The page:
“There are plenty of buildings in the UAE that represent the 70’s style interior design although they weren’t all built in the 70’s - we can safely say the trend arrived a bit late here and they were a mix of seventies and modernist buildings. My favourite, as we lived across from it, is Al Omaira Building with its green-maze-like outside,” says Lababidi.
As for pop culture ‘70s moments, Lababidi reminisces, “The ones that come to mind instantly are the Brady Bunch, That 70’s show and Charlie’s Angels - where we see a lot of the earth tones, harvest gold with the avocado green, hot pink and fiery orange.” Even the K-drama beloved in the UAE, ‘Crash Landing on You’ female protagonist, Yoon Se-ri’s house sees ‘70s style inspirations - with the ‘70s favourite fiery orange contrasted with a patterned blue carpet, biophilia in a profusion of plants and warm brown terracotta tiles.
• Coloured washbasins, coloured shelves
• Shag carpets
• Faux fur anywhere
• Hanging plants
• Bean bag
Funky and groovy 70s style additions to your 2022 home
“If you want to achieve this style today, I would say pick a few elements and not everything together,” says Labibidi.
There’s a reason this is also known sometimes as the ugliest era in design – explored in-depth in the book, ‘Interior Desecrations: Hideous Homes in the Horrible 70s’ by James Lileks. Prioritising ‘more is more’ and boldness meant you could have garish clashing patterns on every available surface along with wall-to-wall shag carpeting in dimly lit interiors. All you’ve to do is steer clear of that happening – and with our guide below, that should be easy.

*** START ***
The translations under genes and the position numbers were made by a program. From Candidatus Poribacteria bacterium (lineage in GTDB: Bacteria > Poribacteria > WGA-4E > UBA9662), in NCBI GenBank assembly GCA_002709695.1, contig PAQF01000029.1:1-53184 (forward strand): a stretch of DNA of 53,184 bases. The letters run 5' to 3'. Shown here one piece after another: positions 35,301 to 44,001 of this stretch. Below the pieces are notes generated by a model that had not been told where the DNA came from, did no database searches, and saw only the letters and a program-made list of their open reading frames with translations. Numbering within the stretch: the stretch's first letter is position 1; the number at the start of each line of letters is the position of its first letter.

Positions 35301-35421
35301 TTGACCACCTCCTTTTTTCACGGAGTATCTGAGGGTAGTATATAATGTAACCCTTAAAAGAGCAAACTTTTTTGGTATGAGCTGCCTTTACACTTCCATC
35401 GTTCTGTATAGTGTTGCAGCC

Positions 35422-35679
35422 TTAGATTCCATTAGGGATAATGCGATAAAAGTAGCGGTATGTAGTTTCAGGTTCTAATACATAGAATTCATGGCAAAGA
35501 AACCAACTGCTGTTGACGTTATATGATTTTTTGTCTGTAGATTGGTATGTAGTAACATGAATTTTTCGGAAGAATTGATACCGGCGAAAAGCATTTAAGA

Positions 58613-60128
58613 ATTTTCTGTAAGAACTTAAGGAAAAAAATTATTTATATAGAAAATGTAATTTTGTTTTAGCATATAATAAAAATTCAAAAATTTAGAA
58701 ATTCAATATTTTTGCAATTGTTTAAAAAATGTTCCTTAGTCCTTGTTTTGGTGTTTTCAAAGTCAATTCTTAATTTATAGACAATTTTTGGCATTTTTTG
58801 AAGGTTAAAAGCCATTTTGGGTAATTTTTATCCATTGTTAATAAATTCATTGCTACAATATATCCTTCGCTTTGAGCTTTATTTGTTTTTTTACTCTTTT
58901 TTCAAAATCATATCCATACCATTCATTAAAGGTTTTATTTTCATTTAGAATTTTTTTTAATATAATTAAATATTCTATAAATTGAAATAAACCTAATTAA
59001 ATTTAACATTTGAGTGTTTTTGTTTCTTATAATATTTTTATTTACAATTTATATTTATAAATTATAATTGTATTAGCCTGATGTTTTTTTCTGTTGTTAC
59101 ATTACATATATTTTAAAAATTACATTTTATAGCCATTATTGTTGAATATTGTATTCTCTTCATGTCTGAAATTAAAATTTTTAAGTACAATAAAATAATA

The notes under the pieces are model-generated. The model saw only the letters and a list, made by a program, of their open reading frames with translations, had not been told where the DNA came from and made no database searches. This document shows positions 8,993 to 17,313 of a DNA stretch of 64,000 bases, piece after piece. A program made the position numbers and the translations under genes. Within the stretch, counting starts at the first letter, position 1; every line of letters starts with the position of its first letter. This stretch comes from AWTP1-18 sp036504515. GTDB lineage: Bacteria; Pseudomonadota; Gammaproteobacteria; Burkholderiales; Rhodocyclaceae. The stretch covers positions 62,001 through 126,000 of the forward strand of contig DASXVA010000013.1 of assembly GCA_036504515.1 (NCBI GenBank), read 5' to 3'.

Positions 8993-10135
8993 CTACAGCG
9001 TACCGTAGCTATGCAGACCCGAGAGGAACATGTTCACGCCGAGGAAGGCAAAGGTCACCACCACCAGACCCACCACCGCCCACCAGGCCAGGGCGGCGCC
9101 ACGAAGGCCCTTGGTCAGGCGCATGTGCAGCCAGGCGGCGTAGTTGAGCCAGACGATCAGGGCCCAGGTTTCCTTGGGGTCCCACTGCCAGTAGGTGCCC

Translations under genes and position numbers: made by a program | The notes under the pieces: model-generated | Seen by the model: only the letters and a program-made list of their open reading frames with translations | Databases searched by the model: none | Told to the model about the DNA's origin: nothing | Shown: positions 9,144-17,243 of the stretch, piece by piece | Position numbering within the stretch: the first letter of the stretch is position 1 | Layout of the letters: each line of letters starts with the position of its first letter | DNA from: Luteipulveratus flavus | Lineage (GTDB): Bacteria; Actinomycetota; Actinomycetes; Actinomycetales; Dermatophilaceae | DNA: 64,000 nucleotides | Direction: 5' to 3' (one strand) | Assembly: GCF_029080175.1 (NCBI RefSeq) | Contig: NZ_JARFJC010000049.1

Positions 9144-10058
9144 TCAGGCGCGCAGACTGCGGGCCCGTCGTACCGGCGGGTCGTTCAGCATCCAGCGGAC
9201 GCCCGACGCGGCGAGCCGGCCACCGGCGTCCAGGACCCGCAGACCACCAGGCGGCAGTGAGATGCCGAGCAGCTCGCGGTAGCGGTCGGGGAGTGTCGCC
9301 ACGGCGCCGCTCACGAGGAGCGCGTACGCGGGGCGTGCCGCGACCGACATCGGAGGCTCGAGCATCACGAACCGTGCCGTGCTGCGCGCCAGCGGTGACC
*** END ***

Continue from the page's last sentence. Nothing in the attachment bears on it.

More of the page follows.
Case in point, this was allowed in the '70s -
The decade actually also housed another extreme style – the Space Age. Inspired by human advancements in space travel and technology, the style includes high-tech futurism with sculptural chrome, glass and plastic – think movie 2001: A Space Odyssey’s space hotel.
Here are a few tips to include the best of ‘70s style design in your home:
1. Bright, earthy colours
Lababidi says, “Use bold colors on your walls, or try pops of colour in green and orange in cushions on your living rooms.”
Famous shades of the time are avocado green, hot pink, fiery and acidic orange, lime green, ocean blue and harvest gold – and an autumnal colour palette of browns, mustard yellow and burnt orange was especially in vogue.
Moreover, this is when everything became colourful – shelves, basins, side-tables, ceilings, for example, so you can subtly add ‘70s style with a colourful shelf.
2. Groovy waves, geometric shapes and floral print
Loud, colourful prints also became widespread, especially for wallpapers. Feel free to mix and match patterns, or add a subtle accent wall with print wallpaper, or a patterned artwork. Here are some options: